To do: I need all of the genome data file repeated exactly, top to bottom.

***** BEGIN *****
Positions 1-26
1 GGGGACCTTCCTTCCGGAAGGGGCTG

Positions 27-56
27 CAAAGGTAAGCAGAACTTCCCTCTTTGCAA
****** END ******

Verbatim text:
Positions 1-26
1 GGGGACCTTCCTTCCGGAAGGGGCTG

Positions 27-56
27 CAAAGGTAAGCAGAACTTCCCTCTTTGCAA